Experimentation and Learning-by-Doing
Cambridge Working Papers in Economics from Faculty of Economics, University of Cambridge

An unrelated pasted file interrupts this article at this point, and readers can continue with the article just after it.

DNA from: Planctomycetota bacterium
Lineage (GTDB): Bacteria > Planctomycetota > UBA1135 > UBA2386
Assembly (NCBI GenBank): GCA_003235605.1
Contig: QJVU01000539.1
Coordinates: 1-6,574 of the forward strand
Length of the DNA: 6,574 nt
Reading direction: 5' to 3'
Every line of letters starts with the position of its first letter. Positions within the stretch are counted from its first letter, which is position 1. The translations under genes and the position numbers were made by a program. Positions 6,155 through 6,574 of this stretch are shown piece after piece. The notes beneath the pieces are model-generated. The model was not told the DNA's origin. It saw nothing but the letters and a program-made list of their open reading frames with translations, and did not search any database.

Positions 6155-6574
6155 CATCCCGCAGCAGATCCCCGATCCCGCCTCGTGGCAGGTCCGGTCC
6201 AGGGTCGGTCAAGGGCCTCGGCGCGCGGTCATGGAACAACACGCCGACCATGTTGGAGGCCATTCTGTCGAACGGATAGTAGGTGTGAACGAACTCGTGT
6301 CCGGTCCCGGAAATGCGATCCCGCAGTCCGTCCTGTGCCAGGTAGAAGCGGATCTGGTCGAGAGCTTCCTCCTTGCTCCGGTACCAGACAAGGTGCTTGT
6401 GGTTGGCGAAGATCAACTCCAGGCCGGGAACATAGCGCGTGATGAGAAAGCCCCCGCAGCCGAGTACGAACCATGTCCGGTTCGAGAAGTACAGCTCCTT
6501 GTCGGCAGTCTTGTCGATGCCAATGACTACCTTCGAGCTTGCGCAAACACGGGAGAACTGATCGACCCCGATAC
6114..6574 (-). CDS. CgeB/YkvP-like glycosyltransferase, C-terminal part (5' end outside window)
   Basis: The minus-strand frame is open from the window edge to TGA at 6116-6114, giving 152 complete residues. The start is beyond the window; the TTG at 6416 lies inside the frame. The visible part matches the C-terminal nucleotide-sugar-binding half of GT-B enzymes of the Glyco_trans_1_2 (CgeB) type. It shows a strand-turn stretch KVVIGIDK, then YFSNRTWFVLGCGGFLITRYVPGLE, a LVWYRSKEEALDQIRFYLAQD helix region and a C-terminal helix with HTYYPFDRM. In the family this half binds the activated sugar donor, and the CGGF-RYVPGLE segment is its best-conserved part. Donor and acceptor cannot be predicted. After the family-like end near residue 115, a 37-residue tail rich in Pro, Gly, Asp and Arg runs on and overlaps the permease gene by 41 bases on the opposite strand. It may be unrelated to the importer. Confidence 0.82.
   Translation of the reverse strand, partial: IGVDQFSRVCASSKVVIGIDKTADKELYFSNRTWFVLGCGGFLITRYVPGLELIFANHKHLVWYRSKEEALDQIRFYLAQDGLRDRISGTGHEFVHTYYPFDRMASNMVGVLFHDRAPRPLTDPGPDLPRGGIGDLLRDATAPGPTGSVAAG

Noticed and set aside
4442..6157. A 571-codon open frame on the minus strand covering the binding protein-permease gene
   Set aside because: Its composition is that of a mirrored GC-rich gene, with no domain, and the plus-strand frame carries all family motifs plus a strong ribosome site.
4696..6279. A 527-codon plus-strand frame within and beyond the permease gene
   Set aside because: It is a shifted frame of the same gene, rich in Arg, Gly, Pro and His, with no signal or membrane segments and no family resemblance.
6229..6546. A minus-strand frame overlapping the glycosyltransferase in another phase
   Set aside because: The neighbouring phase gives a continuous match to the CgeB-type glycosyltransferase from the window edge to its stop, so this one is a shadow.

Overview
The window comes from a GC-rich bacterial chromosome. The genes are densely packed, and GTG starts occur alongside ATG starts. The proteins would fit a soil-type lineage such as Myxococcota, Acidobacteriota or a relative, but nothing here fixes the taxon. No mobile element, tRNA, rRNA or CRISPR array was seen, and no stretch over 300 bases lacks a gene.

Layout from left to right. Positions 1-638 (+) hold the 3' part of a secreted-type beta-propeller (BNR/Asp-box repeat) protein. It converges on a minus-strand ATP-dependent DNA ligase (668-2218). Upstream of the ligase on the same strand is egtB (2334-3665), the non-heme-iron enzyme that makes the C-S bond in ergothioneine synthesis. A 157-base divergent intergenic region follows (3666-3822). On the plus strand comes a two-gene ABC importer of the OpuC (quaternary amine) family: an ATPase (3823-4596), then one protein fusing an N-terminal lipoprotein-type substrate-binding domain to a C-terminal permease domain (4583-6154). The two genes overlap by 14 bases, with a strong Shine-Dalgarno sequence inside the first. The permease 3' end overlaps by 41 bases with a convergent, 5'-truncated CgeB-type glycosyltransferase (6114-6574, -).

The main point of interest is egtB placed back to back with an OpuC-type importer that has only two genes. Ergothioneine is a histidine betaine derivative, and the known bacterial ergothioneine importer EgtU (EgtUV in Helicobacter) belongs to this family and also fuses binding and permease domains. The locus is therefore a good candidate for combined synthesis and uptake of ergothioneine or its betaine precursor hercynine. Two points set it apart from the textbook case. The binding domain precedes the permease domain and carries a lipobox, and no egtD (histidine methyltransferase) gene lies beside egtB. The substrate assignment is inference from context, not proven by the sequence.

I consider a multi-armed bandit problem, where by experimenting with any arm an agent not only learns its payoffs, but also due to learning-by-doing becomes experienced at that arm. Experience provides an additional payoffs to the agent. I study the interaction between the processes of experimentation, and learning-by-doing. The presence of learning-by-doing always reduces the agent's willingness to experiment, regardless of whether the agent is actually experienced at the arm she is currently pulling. Moreover, this effect is nonmonotone in the arrival rate of experience, and reaches maximum at intermediate arrival rates. The arms with extreme arrival rate of experience yield the highest payoff to the agent, making her pulling those arms first. This non-monotonicity result is extended to the case of collective experimentation with two agents, where equilibrium payoffs of the agents reach maximum at extreme arrival rates of experience. If the agent obtains experience by learning certain 'skills' at the arm, then the presence of experimentation effects which skills the agent learns first. If the process of learning-by-doing is deterministic, the agent learns the easier skills first; if the process is stochastic and memoryless, the agent learns the harder skills first.
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